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Such elegant spaces.
The page is a bit tricky to figure out––here's the direct link for the tour:
Plans of the house can be found here:
Other material here:
https://www.flickr.com/photos/evandagan ... otostream/
Compare to Freeman https://ca-times.brightspotcdn.com/dims ... snap-image
Futagawa photo. He must have documented the house well---somewhere ?
Matter from Monograph 4:
Plan is oriented opposite the elevation:
Matter from Taschen II:
W A Storrer photo
The overall plan was certainly FLW through and through, but the detailing, which is a bit intense, must have been by Endo.
One question to ask would be, how loyal to Mr Wright's wishes and instructions had Endo Arata proved to be, before he was given this work to complete. The dining room with its pyramidal ceiling and (some might say) gratuitous filigree (a favorite of photographers and editors, apparently) could be ascribed to another, but the detailing is otherwise remarkably consistent, isn't it ?
I wonder if anyone has counted the copper (?) medallions which appear in a number of openings throughout. The sash and shelving, while highly original (don't you love those passage doors with their ultra-wide stiles, notched top and bottom at the joint with the rail ?), are not un-Wrightian---as I see it. In Japan Wright could let his inner Arts & Craftsman out, a bit ?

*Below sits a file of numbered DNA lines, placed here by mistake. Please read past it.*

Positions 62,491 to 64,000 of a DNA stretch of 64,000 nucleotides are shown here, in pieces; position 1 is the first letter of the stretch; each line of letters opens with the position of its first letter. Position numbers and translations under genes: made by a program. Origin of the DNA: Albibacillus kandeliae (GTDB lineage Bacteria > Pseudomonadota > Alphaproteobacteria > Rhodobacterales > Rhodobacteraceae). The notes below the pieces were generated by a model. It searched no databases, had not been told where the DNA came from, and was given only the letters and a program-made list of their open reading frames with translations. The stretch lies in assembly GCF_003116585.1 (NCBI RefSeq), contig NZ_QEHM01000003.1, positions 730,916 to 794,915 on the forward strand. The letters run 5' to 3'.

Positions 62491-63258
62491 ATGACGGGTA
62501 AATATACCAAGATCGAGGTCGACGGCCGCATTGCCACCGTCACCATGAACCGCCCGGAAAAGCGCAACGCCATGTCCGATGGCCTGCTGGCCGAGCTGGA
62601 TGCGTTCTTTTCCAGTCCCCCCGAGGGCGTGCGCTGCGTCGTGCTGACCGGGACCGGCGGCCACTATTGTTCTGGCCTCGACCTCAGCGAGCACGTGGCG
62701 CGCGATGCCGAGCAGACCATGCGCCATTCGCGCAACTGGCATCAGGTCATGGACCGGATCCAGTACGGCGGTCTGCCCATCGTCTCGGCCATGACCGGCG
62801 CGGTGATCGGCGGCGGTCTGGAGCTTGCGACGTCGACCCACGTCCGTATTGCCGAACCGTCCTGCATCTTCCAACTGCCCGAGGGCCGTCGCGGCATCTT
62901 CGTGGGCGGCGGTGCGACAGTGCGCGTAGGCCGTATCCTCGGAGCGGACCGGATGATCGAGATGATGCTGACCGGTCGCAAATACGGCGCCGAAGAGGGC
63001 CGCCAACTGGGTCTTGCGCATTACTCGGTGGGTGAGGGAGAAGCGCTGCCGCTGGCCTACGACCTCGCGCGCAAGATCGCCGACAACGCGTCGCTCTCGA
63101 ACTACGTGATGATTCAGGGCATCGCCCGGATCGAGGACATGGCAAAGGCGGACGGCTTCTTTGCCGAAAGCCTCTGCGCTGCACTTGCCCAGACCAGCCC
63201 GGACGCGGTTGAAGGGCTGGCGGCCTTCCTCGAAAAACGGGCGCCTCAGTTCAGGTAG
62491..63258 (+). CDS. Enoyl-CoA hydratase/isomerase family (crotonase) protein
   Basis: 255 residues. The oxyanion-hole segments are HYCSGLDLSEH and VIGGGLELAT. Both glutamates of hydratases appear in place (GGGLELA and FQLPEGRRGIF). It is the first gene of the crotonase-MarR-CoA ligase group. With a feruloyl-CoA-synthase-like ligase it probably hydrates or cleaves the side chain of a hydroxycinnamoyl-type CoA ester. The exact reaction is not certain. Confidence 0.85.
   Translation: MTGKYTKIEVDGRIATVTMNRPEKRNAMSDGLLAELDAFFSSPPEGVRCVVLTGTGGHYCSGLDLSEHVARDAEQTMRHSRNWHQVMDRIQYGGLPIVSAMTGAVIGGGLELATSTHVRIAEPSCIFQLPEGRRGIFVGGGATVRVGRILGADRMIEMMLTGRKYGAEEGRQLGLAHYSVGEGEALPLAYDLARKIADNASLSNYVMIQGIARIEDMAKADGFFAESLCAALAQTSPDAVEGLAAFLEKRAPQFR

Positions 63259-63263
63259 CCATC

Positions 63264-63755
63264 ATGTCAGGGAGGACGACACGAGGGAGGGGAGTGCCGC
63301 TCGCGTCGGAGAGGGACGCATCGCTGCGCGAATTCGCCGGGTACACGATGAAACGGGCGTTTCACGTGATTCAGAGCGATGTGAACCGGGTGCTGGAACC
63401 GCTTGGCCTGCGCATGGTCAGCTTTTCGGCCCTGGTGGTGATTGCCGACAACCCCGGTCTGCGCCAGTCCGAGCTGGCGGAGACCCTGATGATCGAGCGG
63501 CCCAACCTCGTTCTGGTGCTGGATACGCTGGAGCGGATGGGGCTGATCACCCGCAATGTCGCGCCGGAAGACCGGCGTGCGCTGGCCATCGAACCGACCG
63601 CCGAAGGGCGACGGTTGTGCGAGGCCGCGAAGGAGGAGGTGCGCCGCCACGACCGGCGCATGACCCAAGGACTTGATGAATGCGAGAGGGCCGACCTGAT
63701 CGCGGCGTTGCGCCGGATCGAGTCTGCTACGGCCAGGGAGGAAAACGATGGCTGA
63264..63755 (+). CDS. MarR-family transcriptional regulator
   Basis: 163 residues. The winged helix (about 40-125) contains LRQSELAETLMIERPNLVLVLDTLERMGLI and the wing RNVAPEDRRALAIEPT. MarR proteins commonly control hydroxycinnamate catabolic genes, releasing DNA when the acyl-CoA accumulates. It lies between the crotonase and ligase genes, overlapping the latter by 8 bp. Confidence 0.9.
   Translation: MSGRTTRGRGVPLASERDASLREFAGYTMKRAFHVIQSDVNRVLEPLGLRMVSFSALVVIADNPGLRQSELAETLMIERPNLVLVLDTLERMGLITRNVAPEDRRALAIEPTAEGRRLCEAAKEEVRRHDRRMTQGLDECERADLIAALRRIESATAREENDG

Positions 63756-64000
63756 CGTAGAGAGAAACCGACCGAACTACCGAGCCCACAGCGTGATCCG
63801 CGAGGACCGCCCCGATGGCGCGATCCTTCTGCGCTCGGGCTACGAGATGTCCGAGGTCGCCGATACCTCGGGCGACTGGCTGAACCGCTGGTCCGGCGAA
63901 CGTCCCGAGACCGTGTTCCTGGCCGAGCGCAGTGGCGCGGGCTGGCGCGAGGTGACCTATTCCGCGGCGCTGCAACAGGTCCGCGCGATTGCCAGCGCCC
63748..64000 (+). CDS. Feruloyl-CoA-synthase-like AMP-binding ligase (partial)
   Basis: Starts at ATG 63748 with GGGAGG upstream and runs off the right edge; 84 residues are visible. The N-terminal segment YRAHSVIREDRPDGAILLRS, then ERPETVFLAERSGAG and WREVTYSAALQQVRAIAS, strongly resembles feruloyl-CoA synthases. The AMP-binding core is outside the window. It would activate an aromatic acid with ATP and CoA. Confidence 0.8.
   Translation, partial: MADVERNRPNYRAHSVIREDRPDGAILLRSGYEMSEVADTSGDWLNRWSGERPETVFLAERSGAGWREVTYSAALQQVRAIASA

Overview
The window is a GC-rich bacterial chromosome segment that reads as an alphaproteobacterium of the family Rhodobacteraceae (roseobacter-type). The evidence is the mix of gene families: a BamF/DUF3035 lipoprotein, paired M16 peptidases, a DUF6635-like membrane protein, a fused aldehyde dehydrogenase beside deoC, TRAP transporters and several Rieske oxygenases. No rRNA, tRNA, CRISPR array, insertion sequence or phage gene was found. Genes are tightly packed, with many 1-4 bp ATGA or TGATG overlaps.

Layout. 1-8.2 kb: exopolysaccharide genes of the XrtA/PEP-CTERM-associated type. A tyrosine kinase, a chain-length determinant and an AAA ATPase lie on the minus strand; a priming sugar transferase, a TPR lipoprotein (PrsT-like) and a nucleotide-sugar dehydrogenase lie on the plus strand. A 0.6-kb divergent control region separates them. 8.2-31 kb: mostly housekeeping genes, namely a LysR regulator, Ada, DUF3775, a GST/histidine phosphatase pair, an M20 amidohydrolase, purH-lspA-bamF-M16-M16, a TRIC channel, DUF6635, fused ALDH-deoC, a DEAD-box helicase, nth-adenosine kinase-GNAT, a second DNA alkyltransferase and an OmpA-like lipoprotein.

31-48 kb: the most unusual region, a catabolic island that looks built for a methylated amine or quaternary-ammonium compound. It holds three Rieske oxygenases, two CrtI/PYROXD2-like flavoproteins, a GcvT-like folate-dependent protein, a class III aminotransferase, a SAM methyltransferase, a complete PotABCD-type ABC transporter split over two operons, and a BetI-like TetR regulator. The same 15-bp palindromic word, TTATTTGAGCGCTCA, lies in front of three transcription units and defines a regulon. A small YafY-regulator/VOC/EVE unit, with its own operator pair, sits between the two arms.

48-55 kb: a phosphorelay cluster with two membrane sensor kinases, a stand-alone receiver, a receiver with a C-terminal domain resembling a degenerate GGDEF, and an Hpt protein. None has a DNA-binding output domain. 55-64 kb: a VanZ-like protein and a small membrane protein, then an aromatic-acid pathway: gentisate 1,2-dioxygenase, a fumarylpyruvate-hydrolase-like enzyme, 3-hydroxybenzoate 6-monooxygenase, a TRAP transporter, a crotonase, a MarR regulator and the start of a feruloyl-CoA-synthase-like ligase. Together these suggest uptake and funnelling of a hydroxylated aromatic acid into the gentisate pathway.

The author was the source for Sweeney's elevation drawing (p 26):
The elevation in Monograph 4 is uncredited, too. Who made these drawings---either of them ? Note minor detail differences, consistent drawing style:
Pfeiffer, in the Chronology at the back of Monograph 4, gives a date of 1918 . . . for the trifecta.
There is also the fact that, while the plans were done in American scale - feet and inches -, the elevations used the Japanese measuring system, which explains the slightly excessive height. If FLW had been on the job, the massing of Yamamura would have resembled Barnsdall more than it does.
All else is opinion, as I see it. If Wright didn't design what we see on the interior, who did ? Do we see Endo arriving at these forms on his own ? Is there other work by him that would suggest this degree of originality ?
https://www.spoon-tamago.com/2014/10/02 ... -in-japan/
There is a link on that page to a house Endo designed in 1928. This might be an occasion for another look at the so-called design principles said to characterize Wright's work, and to identify elements in the Yamamura house that do not conform to those rules.
The 30º bend in the plan raises a question, perhaps; I assume the form and topography of the site dictated this move.